Based on the classic 1979 sci-fi horror, Alien: Fate of the Nostromo pits an unlucky group against the singular Xenomorph predator. Following its other adaptations of Jaws and Back to the Future, Ravensburger Games apply the tense, dread-filled atmosphere of the movie into a family-friendly adventure.
In Alien: Fate of the Nostromo, players work together to complete a random selection of objectives followed by a mystery final goal, only revealed once all previous objectives have been completed. These include collecting scrap around the board, using it to craft useful tools and taking them to certain rooms in the ship. Sounds simple right?
Well, almost. Each turn, players will draw encounter cards showing how quickly the alien moves towards them. If the alien reaches them they flee and lose morale. If the group lose too much morale its game over!
To make matters worse, concealment tokens appear in rooms which, if you’re unlucky, may hold nasty surprises such a Jonesy the cat scaring you half to death or worse, a sudden attack by the alien itself. Players need to work together and take advantage of each character’s unique ability. Ripley, for example, can use her actions to move other players whilst Parker can get valuable scrap from the supply. Everything here echos the 70’s design with nice touches. The board and tokens have a slightly blurred retro-monitor design and the unique card and character art is superb, almost photo-realistic! There are some nice touches from Jonesy greeting you as you open the box to the insert looking like the bright padded corridors of the ship. Although the component quality is average, it certainly looks the part. And being a huge Alien fanboy myself, I appreciate the nostalgic nod.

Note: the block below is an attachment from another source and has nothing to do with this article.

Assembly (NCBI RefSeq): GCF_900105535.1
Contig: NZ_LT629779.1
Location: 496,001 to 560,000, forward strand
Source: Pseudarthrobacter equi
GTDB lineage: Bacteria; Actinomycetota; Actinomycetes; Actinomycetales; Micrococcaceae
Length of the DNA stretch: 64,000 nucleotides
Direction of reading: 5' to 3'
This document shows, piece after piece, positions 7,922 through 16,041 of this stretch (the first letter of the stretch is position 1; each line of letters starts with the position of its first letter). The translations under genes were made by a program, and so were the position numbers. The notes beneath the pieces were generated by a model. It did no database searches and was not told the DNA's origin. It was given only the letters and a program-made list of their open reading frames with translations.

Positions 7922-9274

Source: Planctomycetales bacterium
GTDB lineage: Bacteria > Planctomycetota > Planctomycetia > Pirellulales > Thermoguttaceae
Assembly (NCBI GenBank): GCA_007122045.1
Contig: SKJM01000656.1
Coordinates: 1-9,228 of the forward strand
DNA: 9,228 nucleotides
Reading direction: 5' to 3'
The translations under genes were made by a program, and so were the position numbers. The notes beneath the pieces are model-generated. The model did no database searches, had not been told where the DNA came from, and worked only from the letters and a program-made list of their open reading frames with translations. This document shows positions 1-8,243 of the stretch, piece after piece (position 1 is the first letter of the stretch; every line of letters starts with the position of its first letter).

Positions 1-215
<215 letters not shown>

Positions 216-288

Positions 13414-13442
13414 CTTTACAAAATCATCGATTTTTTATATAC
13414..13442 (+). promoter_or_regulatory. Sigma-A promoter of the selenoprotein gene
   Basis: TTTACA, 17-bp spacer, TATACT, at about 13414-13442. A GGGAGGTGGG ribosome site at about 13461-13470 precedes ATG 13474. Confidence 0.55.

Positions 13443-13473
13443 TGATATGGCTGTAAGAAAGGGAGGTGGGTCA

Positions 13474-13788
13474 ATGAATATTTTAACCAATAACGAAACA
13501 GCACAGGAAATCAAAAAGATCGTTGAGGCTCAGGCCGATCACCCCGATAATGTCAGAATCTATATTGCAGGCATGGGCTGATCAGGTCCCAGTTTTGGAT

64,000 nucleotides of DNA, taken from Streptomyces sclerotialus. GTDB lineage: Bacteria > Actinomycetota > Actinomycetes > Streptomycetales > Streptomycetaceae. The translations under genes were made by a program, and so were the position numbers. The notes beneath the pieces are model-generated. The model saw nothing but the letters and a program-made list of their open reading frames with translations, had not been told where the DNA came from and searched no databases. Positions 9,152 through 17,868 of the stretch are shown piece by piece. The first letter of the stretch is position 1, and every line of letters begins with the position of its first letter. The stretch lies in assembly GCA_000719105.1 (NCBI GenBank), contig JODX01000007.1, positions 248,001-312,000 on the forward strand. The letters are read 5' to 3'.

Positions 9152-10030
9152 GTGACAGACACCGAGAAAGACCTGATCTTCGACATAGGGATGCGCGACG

Unfortunately, there’s a feeling that the game was released before it was ready in some aspects. Noticeable gaps or vagueness with the rules led us to search for answers online, whilst card explanations and phrasing left us scratching our heads at times. Even one important item, in particular, has a different name and crafting cost depending on whether you’re reading the rulebook or the reference cards.
Also, while there are plenty of objectives to complete, they’re mostly similar – taking an item to a specific room. It almost feels that more time and attention to the gameplay would have ironed out some of the flaws.
Despite this, it does a decent job at delivering a feeling of urgency and dread as the alien gets ever closer. Rush and you may not be sufficiently equipped but take too long and the ‘friendlier’ encounter cards get filtered out leaving a deck of deadly surprises.
If you’re able to overlook the shortcomings, Alien: Fate of the Nostromo remains an accessible game that can be picked up, learnt and played quickly. This isn’t one for gamers looking for a deep, strategic survival but rather a simple experience that fans and families can jump into.
For alternative Alien experiences check out the suspenseful deck-building game Legendary Encounters: Alien or the campaign combat-driven Aliens: Another Glorious Day in the Corps. Both offer a different take on this survival horror franchise.